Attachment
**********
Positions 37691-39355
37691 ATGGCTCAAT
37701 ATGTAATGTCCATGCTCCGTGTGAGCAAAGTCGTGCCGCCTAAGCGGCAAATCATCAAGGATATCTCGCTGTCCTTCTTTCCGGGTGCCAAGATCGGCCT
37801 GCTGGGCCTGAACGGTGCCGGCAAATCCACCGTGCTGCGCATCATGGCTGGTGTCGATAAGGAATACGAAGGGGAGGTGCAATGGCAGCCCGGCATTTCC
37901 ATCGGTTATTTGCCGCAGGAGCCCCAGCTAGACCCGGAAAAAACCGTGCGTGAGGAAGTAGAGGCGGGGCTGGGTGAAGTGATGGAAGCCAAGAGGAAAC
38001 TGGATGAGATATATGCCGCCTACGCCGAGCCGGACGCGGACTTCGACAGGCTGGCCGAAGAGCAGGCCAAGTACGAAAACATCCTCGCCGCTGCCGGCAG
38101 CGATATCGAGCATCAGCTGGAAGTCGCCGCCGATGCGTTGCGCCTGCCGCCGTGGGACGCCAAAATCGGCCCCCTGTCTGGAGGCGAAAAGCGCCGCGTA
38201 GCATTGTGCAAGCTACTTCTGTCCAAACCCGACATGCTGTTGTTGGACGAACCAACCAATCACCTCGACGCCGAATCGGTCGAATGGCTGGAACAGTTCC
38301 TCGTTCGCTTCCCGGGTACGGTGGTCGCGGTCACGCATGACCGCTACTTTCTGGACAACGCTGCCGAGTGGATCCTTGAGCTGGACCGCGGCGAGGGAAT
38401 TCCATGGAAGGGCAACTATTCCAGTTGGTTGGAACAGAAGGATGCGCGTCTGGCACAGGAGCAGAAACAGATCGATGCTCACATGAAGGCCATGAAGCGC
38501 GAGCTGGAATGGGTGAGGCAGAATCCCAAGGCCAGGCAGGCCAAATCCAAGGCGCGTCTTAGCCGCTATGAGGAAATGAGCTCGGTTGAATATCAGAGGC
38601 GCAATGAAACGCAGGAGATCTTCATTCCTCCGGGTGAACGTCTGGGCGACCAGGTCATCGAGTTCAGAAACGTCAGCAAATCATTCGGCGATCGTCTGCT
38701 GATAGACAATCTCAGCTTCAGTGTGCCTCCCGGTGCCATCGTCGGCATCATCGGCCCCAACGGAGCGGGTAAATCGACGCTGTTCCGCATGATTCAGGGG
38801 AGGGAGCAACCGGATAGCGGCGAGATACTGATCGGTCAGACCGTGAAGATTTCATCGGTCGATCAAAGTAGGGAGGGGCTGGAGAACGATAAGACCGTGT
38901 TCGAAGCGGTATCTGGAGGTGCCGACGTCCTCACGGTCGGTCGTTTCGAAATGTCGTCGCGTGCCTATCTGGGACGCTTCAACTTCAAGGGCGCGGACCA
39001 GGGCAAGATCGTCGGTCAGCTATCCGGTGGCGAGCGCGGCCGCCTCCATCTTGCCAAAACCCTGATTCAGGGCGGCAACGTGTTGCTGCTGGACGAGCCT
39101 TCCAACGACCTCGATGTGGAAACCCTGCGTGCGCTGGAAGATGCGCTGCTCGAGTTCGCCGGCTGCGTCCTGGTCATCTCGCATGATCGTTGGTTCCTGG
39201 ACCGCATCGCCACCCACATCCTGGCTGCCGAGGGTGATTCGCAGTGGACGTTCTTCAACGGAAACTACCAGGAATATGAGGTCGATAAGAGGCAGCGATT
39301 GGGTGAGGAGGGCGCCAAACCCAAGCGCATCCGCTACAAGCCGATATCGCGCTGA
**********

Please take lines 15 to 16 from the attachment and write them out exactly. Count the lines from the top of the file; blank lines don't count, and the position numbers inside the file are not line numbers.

38901 TCGAAGCGGTATCTGGAGGTGCCGACGTCCTCACGGTCGGTCGTTTCGAAATGTCGTCGCGTGCCTATCTGGGACGCTTCAACTTCAAGGGCGCGGACCA
39001 GGGCAAGATCGTCGGTCAGCTATCCGGTGGCGAGCGCGGCCGCCTCCATCTTGCCAAAACCCTGATTCAGGGCGGCAACGTGTTGCTGCTGGACGAGCCT